[Edward Everett Hale, Oscar Phelps Austin, Nelson Appleton Miles, George Cary Eggleston, The United States of America: a pictorial history of the American Nation From The Earliest Discoveries And Settlements To The Present Time, Volume 1. Imperial Pub. Co., New York, 1909, p. 5]

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An account from 1993: North America’s first mass-slayer of European descent was Freydis, the sister-in-law of Viking explorer Leif Ericson. Records are sparse from the era of Norse exploration, but we know that Leif colonized Greenland and Iceland around 1000 A.D., moving on from there to explore “Vinland,” in the neighborhood of modern Nova Scotia and New England. Aboriginal natives, dubbed “skrellings,” were the first to be attacked and slain, but over time the Norsemen turned on one another with a vengeance … and in one dramatic scene, a spiteful woman was to blame.

As the wife of Lief’s brother Thorwald, Freydis accompanied her husband’s war party to Vinland, a few years after the Greenland colony was established. Harsh weather and resistance by the stubborn “skrellings” caused dissatisfaction early on, and Freydis stirred the pot by quarreling incessantly with two brothers, Helgi and Finnbogi, who claimed a substantial following of their own. By wintertime, dissent had split the Viking band in two, with Thorwald’s clique residing in one camp, followers of Helgi and Finnbogi in another. The two groups barely spoke, but they had managed to avoid overt hostilities so far.

One morning in the early morning, Freydis rose before husband, walking barefoot to the long house where the brothers lived. She woke Finnbogi, offering to swap his ship for Thorwald’s, and Finnbogi readily agreed. Returning to her husband’s bed, the scheming Freydis pressed her cold, wet feet against Thorwald’s back, rousing him from sleep. He asked where she had been, and Freydis spun a tale that sealed the fate of her opponents in the other camp.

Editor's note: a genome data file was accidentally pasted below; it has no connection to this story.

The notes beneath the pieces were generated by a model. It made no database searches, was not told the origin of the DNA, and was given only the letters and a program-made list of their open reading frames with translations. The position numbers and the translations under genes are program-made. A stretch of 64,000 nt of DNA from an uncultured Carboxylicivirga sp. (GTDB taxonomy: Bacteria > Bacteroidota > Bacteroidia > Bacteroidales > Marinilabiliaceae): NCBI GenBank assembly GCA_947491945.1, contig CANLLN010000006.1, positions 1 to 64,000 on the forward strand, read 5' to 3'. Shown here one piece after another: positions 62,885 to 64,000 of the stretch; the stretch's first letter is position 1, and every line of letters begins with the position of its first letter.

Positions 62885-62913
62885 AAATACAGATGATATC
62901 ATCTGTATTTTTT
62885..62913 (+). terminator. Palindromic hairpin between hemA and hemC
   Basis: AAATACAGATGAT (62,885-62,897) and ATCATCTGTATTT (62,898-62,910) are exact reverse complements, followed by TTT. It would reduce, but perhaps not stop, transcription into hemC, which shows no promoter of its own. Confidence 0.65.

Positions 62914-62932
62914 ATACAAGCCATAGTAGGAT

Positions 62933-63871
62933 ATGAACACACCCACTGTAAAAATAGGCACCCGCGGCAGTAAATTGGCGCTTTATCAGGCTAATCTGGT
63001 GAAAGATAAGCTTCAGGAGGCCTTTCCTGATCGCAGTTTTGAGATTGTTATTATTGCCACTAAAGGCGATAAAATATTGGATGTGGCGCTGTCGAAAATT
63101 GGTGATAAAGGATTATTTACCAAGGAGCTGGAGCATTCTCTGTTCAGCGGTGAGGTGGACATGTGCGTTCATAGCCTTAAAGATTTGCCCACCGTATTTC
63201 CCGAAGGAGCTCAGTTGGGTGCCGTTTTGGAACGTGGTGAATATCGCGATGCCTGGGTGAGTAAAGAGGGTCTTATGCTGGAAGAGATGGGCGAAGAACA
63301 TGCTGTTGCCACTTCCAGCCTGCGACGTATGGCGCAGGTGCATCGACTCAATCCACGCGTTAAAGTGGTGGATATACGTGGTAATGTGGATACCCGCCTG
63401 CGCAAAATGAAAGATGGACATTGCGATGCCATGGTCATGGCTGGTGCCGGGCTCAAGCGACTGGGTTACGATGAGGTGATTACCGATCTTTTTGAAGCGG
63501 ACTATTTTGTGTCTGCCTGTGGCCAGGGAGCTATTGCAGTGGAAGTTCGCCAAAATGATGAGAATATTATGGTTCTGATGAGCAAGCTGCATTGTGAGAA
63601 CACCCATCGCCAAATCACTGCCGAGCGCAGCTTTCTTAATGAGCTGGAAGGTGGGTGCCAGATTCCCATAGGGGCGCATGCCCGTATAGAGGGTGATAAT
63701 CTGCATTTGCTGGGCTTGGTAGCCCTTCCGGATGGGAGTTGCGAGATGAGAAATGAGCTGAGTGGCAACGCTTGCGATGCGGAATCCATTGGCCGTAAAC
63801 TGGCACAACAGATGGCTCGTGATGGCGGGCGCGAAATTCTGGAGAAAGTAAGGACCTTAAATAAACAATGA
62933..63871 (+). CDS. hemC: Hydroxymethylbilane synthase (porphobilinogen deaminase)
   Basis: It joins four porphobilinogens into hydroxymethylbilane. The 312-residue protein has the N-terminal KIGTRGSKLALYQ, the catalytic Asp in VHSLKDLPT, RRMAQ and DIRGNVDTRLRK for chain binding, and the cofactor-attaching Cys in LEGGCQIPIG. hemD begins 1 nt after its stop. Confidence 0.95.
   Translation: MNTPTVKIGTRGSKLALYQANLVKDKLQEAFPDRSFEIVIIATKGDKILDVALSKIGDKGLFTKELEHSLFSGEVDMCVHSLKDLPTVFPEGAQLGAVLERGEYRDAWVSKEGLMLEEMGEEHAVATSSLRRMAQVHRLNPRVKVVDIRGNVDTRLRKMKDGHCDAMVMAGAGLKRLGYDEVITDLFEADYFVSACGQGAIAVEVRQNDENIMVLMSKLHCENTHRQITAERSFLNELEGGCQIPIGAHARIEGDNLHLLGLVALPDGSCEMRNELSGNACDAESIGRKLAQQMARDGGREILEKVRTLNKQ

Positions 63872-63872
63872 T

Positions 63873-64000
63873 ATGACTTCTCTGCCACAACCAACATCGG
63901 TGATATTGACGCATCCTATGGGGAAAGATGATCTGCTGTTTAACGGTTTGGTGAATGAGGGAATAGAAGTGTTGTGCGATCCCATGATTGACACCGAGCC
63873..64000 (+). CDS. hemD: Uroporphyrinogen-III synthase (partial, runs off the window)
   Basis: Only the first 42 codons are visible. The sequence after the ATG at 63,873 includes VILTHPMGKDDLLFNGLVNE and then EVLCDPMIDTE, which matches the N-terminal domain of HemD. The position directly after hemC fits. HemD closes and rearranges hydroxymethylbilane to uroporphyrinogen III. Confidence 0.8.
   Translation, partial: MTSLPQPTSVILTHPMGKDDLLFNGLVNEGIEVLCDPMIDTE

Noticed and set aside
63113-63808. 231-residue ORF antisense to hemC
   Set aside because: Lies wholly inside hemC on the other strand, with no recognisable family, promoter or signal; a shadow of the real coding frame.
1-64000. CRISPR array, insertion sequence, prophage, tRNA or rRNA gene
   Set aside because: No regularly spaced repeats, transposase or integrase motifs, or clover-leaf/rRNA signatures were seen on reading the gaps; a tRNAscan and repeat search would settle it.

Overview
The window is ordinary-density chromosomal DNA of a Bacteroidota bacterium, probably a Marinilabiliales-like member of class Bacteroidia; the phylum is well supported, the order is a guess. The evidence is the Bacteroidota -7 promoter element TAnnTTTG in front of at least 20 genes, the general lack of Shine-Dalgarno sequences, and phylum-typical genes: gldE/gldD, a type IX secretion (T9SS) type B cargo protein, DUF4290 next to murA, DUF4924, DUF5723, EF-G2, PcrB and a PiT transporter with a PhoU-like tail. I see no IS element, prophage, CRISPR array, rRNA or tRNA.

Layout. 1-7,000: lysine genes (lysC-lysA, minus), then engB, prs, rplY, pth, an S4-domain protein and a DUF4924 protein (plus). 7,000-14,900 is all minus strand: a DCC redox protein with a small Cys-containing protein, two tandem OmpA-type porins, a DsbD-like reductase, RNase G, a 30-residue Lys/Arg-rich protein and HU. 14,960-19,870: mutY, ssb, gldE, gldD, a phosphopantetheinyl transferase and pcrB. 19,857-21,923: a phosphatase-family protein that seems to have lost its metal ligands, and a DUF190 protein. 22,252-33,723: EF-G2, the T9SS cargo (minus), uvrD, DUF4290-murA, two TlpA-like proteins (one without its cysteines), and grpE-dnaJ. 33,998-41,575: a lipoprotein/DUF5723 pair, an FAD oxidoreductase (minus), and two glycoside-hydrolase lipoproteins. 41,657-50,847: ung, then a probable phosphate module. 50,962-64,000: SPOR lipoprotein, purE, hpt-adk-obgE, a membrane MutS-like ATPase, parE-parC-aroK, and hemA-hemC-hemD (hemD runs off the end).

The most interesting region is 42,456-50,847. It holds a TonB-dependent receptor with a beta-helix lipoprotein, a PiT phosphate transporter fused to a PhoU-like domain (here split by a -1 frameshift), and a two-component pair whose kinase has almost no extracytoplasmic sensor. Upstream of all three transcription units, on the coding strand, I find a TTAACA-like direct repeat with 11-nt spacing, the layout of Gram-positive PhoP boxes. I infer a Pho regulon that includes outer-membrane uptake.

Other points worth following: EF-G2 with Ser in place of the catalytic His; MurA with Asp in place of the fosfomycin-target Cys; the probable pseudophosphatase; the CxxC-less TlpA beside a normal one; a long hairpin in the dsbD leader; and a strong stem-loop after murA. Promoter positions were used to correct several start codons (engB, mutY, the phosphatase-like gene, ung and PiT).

“I went to see the brothers,” she explained, “to try to buy their ship, for I wished to have a larger vessel. They received my overture so ill that they struck me and handled me very roughly.”

Enraged by the mythical assault on Freydis, Thorwald called his men to arms and marched against his adversaries, catching Helgi and Finnbogi asleep, disarming their group and binding the men before they could defend themselves. One by one, the captives were led from their cabin, hacked to death on orders from Freydis, but Thorwald drew the line at murdering five women in the party.

“Hand me an ax!” commanded Freydis, and she set upon the women by herself, killing all five before her rage was exhausted. Finally, smeared with blood from head to foot, she turned to Thorwald and his warriors, persuading them to keep the massacre a secret from their countrymen to Greenland. Sailing home in the long ship stolen from Finnbogi’s party, Freydis and company informed Leif Ericson that the brothers and their followers had decided to stay on in Vinland. At the time, Leif accepted the lie with no questions asked.

[Michael Newton, Bad Girls Do It: An Encyclopedia of Female Murderers, Loompasnics Unlimited, Port Townsend, Wa., 1993, p. 77]